Privacy SOS

US government insider blows the whistle on drone operations, challenging the public to act


Yesterday marked four years since the US government fired a drone missile at a group of people eating lunch, killing 16 year-old US citizen from Denver Abdulrahman al-Awlaki (pictured above). The government has never apologized or explained why they killed the young man.

Today the Intercept publishes never before seen, classified documents from inside the US government’s extrajudicial killing program. The Drone Papers were leaked by a whistleblower concerned about the morality, legality, and efficacy of the strikes and the bureaucratic system that supports them. You should navigate over to the Intercept to read the many stories its journalists wrote after combing through the documents, and to see the documents themselves. Here are some highlights (or low-lights, given the subject matter):

  • The source who leaked the documents told the Intercept he’s concerned that “addiction” to drone strikes in military circles may prevent the government from changing course away from extrajudicial killings. “The military is easily capable of adapting to change, but they don’t like to stop anything they feel is making their lives easier, or is to their benefit. And this certainly is, in their eyes, a very quick, clean way of doing things. It’s a very slick, efficient way to conduct the war, without having to have the massive ground invasion mistakes of Iraq and Afghanistan,” the source told the Intercept. “But at this point, they have become so addicted to this machine, to this way of doing business, that it seems like it’s going to become harder and harder to pull them away from it the longer they’re allowed to continue operating in this way.”
  • The US government creates so-called “baseball cards” to manage identifying possible targets during the killing process. That baseball card, along with other information, is part of the package that’s ultimately sent to higher ups including the President, who decide whether to bomb someone.
  • Decisions about who to kill are often based on cell phone records. Yet the drone documents describe the military’s signals intelligence (or SIGINT) capabilities in places like Somalia and Yemen as “poor” and “limited.” The Intercept‘s source reflected on this problem: “There’s countless instances where I’ve come across intelligence that was faulty. It’s stunning the number of instances when selectors are misattributed to certain people. And it isn’t until several months or years later that you all of a sudden realize that the entire time you thought you were going after this really hot target, you wind up realizing it was his mother’s phone the whole time.”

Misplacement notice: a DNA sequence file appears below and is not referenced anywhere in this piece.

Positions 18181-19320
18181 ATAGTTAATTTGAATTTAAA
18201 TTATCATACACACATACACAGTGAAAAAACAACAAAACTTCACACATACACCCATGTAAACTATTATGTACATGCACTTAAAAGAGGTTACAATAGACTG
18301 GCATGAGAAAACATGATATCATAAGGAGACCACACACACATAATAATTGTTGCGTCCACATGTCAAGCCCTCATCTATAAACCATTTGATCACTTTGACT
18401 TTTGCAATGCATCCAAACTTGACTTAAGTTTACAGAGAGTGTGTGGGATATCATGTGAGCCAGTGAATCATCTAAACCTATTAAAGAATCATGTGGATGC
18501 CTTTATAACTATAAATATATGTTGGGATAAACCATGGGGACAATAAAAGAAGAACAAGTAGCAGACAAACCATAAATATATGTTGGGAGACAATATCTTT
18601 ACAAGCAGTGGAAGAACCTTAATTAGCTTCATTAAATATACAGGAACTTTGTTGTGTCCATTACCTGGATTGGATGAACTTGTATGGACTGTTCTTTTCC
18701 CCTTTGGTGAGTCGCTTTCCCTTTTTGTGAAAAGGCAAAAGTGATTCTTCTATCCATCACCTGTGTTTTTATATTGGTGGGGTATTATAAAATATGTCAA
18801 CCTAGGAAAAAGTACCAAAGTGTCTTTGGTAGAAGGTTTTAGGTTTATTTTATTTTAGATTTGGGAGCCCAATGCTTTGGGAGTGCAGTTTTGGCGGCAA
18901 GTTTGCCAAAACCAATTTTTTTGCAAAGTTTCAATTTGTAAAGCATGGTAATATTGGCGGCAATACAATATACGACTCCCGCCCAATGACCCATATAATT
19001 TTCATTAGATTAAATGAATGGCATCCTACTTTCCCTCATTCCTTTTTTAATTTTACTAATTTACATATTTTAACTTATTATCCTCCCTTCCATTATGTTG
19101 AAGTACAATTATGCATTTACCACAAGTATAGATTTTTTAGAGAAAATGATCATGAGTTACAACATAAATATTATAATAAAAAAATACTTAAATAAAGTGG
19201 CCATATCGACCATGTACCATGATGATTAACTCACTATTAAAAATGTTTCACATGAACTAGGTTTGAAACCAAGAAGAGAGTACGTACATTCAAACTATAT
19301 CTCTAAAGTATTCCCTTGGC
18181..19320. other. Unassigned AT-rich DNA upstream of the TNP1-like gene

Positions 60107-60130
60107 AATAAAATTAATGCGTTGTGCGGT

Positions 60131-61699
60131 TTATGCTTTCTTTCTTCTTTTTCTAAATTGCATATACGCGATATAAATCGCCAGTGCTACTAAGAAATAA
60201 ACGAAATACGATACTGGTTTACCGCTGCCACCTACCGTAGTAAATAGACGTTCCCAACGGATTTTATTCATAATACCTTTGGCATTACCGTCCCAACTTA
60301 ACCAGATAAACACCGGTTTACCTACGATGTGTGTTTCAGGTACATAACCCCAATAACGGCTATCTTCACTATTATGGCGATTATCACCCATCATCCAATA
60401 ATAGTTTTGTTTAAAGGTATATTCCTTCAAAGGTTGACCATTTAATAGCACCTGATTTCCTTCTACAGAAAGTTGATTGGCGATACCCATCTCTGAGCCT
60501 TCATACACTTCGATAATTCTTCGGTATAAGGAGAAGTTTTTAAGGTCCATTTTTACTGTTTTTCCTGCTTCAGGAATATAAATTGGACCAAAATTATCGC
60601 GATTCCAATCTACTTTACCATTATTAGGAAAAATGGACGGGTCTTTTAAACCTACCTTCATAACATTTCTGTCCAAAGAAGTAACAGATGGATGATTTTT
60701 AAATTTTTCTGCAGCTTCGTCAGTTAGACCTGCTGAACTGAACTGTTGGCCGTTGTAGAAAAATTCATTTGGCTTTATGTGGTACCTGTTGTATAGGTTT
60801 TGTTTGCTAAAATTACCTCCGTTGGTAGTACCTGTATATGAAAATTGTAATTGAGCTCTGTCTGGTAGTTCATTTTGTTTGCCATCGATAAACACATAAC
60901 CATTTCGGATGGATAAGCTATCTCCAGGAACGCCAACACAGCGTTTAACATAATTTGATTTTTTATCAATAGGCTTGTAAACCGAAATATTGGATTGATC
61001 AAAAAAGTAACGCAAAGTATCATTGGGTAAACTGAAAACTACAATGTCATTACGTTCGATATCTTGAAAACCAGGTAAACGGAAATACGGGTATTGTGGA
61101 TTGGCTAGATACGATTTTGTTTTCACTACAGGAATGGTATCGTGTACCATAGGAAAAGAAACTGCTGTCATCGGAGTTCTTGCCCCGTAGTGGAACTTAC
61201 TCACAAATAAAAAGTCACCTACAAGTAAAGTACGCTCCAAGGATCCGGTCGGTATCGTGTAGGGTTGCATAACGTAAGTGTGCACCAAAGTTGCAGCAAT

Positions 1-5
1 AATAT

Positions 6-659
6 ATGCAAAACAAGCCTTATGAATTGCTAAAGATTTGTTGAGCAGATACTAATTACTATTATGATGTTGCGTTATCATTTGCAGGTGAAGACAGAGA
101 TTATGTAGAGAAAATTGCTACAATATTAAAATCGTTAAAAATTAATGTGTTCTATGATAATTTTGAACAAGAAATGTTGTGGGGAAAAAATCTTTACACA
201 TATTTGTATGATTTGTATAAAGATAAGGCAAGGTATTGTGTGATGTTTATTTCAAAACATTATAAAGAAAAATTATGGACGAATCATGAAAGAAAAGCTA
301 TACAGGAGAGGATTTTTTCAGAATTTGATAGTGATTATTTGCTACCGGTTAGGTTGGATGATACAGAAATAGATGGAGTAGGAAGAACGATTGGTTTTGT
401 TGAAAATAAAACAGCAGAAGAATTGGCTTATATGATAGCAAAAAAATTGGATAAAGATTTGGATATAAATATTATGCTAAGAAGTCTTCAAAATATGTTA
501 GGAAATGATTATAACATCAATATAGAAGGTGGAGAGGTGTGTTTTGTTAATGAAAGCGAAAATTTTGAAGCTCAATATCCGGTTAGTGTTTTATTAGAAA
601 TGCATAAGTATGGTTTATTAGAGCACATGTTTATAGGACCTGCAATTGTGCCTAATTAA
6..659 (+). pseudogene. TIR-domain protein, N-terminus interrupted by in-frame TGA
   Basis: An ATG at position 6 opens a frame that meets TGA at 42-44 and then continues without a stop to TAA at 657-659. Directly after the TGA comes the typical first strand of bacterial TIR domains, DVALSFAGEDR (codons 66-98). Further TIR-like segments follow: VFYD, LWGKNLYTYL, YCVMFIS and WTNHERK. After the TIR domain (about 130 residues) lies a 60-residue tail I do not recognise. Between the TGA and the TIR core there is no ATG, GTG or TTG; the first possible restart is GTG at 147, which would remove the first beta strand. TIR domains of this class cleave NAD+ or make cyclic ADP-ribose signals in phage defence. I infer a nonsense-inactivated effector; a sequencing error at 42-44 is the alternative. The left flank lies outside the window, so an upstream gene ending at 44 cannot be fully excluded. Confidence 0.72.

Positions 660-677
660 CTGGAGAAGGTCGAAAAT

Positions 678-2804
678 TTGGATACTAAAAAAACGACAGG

• The documents reveal that the US government is aware that many of its strikes do not kill the intended targets—as many as 9 out of 10. This despite claims by top members of the US security state establishment that its drone strikes do not kill civilians.

Of the revelations, ACLU National Security Project Director Hina Shamsi said, “These eye-opening disclosures make a mockery of U.S. government claims that its lethal force operations are based on reliable intelligence and limited to lawful targets. In fact, the government often claims successes that are really tragic losses. The Obama administration’s lethal program desperately needs transparency and accountability because it is undermining the right to life and national security.”

Amnesty International is calling for a congressional investigation. “This warrants an immediate congressional inquiry into why the Obama administration has kept this vital information secret, including the real identities of all those killed in this global killing program,” said Naureen Shah, director of the Security with Human Rights project.

© 2024 ACLU of Massachusetts.